In the early 1970s, when I was studying economics in graduate school in England, the ruinous Great Depression was nearly 40 years in the past. One big focus of attention in our courses was how it could have happened. That is, what combination of moneyed interests, conventionally minded "thought leaders" in politics and the media, and destructive adherence to shibboleths like the Gold Standard and the moral evils of deficit spending allowed leaders in France, England, and America to turn a problem into a disaster. It was in exasperation at the needlessness of it all -- the folly of contractionary government policies even as businesses were failing because of too little demand -- that John Maynard Keynes had written The General Theory. Liaquat Ahamed recently re-told that story in his justly celebrated Lords of Finance. (For how the Chinese have absorbed this history in responding to the post-2008 slowdown, see this account.)
Those days of the 1970s are now nearly 40 years in the past. And this morning's jobs report makes me wonder whether, as a political system, we ever learn anything. Even this basic thing: That when tens of millions of people cannot find work because of an overall "failure of demand" -- not enough paychecks going to not enough people who can not make enough payments to create jobs for enough other people -- the main problem facing the nation is not "runaway government spending." Any more than it was when Herbert Hoover tightened up on spending as markets crashed, in the wave of folly that Keynes and Ahamed in their different ways chronicled. A lot has changed since the 1930s, and the 1970s. But not this basic principle.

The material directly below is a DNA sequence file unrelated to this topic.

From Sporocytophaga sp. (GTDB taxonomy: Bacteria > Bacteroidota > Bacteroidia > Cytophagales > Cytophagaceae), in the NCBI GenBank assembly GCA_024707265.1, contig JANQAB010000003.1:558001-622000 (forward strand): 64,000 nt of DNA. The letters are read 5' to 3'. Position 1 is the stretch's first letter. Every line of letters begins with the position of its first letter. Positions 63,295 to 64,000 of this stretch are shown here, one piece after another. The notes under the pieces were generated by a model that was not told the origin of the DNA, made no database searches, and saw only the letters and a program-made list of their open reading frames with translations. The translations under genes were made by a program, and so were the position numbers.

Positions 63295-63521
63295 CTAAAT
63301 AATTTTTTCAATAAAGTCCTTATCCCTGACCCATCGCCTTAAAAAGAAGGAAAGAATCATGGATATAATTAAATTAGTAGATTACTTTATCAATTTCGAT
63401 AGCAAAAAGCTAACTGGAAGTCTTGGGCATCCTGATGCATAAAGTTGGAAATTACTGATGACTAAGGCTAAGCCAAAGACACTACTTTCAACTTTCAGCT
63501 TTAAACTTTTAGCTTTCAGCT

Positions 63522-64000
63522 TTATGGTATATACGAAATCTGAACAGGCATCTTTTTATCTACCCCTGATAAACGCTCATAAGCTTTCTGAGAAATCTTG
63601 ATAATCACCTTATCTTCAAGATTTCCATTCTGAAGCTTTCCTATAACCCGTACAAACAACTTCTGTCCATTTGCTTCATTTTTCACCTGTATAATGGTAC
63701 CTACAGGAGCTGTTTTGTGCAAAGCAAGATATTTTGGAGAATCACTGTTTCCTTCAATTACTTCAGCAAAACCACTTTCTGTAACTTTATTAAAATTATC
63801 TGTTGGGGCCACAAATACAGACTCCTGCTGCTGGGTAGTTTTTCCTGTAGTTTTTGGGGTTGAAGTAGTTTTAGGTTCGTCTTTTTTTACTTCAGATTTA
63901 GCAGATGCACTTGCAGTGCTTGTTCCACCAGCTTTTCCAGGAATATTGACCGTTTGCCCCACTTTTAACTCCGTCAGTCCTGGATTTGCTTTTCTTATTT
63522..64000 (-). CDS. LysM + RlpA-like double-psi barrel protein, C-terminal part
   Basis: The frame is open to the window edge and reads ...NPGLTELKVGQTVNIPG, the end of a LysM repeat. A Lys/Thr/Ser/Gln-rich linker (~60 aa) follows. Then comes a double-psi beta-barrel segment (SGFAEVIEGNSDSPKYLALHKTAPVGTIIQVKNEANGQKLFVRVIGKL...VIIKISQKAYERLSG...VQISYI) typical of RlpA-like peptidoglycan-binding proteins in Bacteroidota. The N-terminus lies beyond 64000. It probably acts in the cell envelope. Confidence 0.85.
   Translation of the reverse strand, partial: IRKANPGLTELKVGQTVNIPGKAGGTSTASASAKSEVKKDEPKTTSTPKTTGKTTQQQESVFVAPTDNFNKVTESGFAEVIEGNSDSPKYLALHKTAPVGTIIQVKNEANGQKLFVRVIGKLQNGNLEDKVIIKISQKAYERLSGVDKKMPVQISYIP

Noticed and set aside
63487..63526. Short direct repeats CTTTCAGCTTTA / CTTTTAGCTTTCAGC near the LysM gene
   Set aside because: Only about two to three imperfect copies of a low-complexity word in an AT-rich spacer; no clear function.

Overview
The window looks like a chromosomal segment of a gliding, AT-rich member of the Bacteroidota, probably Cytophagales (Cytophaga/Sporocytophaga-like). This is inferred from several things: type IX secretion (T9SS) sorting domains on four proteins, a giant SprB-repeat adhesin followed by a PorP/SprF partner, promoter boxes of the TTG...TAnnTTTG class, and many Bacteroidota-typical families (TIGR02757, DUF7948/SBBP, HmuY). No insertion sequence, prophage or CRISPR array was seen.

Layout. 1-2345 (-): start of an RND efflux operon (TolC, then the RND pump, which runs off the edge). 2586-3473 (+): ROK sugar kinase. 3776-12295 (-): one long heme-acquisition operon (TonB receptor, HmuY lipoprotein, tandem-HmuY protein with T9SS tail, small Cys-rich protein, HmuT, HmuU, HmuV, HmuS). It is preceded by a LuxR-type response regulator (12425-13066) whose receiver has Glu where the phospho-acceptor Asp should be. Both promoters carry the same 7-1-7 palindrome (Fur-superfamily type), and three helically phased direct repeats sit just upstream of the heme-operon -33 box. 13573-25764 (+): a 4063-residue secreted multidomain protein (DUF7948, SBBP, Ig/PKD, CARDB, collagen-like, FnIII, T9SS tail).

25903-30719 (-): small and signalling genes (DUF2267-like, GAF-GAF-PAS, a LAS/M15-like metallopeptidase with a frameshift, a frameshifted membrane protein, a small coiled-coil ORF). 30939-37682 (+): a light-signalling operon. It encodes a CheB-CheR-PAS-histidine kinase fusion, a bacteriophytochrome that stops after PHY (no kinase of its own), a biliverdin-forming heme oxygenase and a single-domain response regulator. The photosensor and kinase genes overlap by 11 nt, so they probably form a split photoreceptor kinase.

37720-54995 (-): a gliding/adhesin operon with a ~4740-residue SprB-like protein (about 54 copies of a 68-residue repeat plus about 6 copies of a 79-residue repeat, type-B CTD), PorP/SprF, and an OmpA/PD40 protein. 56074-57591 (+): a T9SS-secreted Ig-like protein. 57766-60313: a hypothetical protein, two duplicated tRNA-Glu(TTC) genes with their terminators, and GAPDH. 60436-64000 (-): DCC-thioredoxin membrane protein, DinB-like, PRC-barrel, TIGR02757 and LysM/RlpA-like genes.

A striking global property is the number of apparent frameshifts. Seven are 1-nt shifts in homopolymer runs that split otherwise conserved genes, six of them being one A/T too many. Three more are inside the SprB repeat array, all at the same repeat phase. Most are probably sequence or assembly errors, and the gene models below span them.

The Congressional Republicans, in saying today that the weak jobs report shows the importance of not raising taxes in tough economic times, understand half this reality. (Or maybe a quarter of it: there is no failure of demand in the top levels of the US income distribution, the levels whose taxes the Republicans fight hardest to hold down. I won't even get into the "propensity to spend" arguments about why higher taxes at the top could actually increase overall demand.) But they refuse to see how exactly the same logic undercuts their current anti-spending drive.
And as for the Democrats: I rarely see the point in quoting something from the NYT op-ed page, since most people will have come across it already. But Paul Krugman's argument this morning deserves as much repetition as it can get:
>>One striking example of this [bipartisan] rightward shift came in last weekend's presidential address, in which Mr. Obama had this to say about the economics of the budget: "Government has to start living within its means, just like families do. We have to cut the spending we can't afford so we can put the economy on sounder footing, and give our businesses the confidence they need to grow and create jobs."
That's three of the right's favorite economic fallacies in just two sentences. No, the government shouldn't budget the way families do; on the contrary, trying to balance the budget in times of economic distress is a recipe for deepening the slump. Spending cuts right now wouldn't "put the economy on sounder footing." They would reduce growth and raise unemployment. And last but not least, businesses aren't holding back because they lack confidence in government policies; they're holding back because they don't have enough customers -- a problem that would be made worse, not better, by short-term spending cuts.<<
I have to go now, but later I will try to find Bill Clinton's arguments from Aspen last week, where he told the economic story more clearly than the Obama Administration so far has. I wonder how this will look 40 years from now.
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